have been the "full-blooded Indian" remembered in another family

tradition?


If Elizabeth was Peter's mother, could "Atterburn" or "Otterburn" have

been an English sounding surname adapted from an Indian name given

to Peter by his mother?



  

   Arterburn, Atterburn, Otterburn, ____?____


  

   The pronunciation of the "Otterburn" surname with its anomalous

   variations of spelling found in 19th-century English census records 

   are remarkably similar to the variations in spelling of Peter's name

   as recorded in 18th-century public records of Maryland and Virginia.

   In 19th-century England, "ar" was often pronounced with broad A 

   (as in "father")  while the  "r"  sound was dropped or diminished

   (non-rhotic)  but retained in the spelling of many common words 

   of ordinary speech (e.g., "card," "arse," etc.). This speech sound of

   broad A could be confused with the sound of short O, and vice versa,

   when names were spelled only from vocalization,  as illustrated 

   by anomalous renderings of "Arterburn" for "Otterburn" names in

   England (see Some Research Notes (7th ed.), pp. 29-46; pp. 61-70).

   The "Great Vowel Shift" that resulted in the emergence of broad A 

   (/a:/) and non-rhotic pronunciation from Middle English and Early

   Modern English had begun in the 15th century, and also impacted

   evolving American English in 18th-century Maryland and Virginia.

  

   The earliest spelling (May, 1773) we have in Shenandoah County is 

   of "Peter Otterburn" in Henry's record of baptism, which agrees with  

   the broad A sound heard in "Arterburn."    Some transcriptions of

   "Atterburn" (e.g., when not in an alphabetical list, originally) could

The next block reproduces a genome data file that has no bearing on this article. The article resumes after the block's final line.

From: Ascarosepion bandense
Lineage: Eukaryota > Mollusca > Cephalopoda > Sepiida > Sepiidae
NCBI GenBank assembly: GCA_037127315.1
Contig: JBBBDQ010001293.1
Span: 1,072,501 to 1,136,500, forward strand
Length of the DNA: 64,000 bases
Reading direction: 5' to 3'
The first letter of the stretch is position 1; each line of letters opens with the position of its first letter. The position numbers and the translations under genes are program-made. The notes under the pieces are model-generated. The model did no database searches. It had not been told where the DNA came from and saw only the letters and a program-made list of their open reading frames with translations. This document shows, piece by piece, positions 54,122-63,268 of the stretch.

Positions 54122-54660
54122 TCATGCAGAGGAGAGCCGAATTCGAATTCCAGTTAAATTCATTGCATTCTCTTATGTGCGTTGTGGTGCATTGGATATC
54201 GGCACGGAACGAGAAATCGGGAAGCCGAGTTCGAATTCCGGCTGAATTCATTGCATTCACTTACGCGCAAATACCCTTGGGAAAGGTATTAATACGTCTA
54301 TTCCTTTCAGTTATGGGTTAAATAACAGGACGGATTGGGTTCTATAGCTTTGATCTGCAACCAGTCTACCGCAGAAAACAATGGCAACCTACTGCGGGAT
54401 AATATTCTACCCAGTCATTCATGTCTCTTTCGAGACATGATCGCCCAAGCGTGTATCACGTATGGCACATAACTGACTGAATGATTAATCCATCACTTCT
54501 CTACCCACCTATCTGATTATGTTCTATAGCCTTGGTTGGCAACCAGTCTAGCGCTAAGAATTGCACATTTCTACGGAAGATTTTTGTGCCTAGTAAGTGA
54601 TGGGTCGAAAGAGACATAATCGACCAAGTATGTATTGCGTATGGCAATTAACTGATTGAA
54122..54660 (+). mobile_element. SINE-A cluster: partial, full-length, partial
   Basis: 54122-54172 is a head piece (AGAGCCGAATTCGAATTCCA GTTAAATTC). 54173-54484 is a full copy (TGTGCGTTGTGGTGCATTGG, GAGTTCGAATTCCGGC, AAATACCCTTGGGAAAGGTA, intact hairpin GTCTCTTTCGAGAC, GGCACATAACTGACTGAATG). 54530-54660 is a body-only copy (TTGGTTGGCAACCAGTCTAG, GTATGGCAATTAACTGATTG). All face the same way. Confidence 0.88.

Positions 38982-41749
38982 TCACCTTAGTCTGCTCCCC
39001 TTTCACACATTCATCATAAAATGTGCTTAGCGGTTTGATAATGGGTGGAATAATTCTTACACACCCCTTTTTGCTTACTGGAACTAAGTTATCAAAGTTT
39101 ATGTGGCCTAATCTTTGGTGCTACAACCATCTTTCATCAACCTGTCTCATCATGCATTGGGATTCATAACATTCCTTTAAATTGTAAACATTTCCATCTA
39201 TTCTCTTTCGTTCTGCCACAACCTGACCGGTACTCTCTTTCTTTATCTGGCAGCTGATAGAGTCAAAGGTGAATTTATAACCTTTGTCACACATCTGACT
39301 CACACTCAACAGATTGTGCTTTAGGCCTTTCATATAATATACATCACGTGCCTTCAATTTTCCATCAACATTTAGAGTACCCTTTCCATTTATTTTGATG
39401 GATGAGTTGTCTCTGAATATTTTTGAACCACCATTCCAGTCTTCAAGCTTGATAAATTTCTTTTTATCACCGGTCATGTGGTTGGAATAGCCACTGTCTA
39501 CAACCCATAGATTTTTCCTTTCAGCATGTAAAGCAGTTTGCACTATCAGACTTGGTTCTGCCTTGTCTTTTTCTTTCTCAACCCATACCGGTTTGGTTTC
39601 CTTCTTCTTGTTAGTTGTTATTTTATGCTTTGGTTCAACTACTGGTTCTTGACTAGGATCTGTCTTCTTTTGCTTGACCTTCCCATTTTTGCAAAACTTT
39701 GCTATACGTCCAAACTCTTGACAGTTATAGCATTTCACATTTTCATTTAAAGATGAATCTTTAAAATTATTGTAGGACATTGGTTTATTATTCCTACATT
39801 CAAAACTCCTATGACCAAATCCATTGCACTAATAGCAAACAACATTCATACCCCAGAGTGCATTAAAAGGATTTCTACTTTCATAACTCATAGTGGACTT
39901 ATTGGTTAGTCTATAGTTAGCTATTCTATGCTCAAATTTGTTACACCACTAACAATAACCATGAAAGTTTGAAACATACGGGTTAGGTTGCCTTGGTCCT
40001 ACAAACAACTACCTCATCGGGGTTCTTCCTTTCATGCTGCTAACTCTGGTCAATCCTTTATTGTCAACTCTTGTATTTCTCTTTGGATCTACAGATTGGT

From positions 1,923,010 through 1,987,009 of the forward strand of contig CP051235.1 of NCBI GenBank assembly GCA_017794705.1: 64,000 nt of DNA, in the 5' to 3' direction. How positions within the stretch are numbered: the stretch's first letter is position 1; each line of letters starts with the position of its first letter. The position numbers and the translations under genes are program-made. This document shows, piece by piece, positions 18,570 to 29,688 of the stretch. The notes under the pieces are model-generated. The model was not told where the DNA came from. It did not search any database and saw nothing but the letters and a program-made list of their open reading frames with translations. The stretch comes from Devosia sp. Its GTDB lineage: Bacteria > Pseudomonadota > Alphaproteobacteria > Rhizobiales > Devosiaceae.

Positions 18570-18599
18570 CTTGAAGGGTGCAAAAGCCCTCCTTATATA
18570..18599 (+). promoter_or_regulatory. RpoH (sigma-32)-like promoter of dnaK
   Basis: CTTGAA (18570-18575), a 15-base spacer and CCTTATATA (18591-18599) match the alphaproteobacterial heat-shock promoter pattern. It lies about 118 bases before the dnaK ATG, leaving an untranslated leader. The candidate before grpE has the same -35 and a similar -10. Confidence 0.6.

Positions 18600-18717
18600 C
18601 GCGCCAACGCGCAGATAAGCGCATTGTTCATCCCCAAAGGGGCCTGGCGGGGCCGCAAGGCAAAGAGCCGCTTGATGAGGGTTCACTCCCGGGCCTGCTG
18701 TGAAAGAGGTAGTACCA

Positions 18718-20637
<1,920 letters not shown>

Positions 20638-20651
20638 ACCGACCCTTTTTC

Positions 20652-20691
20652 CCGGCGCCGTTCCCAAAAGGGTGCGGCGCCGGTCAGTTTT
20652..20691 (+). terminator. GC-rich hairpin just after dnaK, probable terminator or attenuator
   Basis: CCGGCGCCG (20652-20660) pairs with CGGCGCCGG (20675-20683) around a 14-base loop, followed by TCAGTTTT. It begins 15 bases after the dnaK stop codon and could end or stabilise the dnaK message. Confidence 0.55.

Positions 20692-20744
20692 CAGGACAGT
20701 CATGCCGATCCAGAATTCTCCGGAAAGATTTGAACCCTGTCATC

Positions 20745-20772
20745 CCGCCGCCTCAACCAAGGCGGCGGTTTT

arguably have been transcribed as "Otterburn,"  since examples

   of upper-case cursive "A" and "O" (without an upper loop) can be

   found that are virtually indistinguishable.  (For an example of Peter's

   name transcribed as "Otterburn" in Prince William County, see "Prince

   William County People," then compare this to the actual facsimile

   image of the "Tithables List of 1765," in Appendix #5 of Supplemental

   Notes.)  


   The broad A sound heard in "Arter-" and the similar sound of short O

   in "Otter-" suggest that broad A (not short A as in "cat") was probably

   represented in renderings of  "Atterburn,"  in those instances where

   cursive "A" was originally rendered, although this appears to us a

   deviation in spelling since a short vowel typically precedes double

   consonants in English, today.  "Atterburn" (as transcribed) is found

   exclusively for Peter in Maryland, and occurs predominantly for both

   Peter and William in Prince William County, which suggests that

   "r" may not have been distinctly heard in the first syllable of Peter's

   pronunciation, originally (as suggested by "Peter Otterburn," also).


      Could there have been an unconscious bias that favored 

      "A" instead of "O" when personal names were spelled 

      from vocalization, simply because the sound of broad A